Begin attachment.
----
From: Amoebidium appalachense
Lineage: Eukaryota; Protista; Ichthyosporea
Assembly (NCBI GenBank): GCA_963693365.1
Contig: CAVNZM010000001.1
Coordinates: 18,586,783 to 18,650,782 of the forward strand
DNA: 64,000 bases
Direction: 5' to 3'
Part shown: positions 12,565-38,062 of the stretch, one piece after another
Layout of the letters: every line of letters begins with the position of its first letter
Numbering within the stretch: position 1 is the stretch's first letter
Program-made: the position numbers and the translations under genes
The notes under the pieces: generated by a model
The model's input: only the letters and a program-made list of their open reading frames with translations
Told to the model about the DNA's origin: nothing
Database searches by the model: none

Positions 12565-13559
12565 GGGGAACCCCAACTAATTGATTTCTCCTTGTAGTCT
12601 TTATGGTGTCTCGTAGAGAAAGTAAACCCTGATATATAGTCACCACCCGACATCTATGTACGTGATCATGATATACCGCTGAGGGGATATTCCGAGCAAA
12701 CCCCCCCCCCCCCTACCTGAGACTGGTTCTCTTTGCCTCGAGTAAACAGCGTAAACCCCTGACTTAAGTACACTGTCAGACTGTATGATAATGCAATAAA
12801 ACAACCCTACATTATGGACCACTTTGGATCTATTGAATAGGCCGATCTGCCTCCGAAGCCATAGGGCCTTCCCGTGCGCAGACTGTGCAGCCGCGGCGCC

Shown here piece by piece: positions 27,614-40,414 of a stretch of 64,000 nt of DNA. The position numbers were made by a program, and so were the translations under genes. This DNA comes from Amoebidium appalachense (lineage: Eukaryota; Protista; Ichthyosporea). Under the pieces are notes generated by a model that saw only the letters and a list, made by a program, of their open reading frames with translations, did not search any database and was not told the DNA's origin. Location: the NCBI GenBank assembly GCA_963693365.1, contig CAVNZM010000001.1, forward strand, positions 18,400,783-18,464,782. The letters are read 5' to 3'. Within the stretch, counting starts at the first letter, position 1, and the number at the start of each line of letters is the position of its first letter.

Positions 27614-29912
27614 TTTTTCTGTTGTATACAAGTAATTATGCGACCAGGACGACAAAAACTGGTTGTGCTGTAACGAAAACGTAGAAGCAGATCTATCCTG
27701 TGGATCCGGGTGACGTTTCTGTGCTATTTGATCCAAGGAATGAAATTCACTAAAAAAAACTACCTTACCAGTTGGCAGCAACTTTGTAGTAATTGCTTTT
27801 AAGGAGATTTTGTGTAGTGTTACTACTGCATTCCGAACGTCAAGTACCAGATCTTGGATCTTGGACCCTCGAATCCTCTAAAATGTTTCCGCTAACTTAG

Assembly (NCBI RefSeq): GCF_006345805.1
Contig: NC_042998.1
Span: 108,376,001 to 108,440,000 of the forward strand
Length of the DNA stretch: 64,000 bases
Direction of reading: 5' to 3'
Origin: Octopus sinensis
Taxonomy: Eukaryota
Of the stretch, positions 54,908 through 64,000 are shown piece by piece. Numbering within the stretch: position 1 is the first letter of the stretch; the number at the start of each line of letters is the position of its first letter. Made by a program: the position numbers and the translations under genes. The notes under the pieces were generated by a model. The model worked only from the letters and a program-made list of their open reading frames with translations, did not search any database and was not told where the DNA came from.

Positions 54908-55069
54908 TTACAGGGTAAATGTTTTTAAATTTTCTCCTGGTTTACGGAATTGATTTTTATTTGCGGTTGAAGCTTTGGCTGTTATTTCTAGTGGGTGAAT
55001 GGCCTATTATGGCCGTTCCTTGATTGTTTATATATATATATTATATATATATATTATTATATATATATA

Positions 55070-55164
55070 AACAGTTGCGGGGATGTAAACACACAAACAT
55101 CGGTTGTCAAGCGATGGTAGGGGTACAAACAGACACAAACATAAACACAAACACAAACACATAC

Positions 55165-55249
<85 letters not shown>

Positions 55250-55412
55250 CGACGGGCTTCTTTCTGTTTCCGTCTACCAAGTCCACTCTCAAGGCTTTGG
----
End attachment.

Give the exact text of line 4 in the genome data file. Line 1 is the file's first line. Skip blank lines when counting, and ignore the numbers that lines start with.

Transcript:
Contig: CAVNZM010000001.1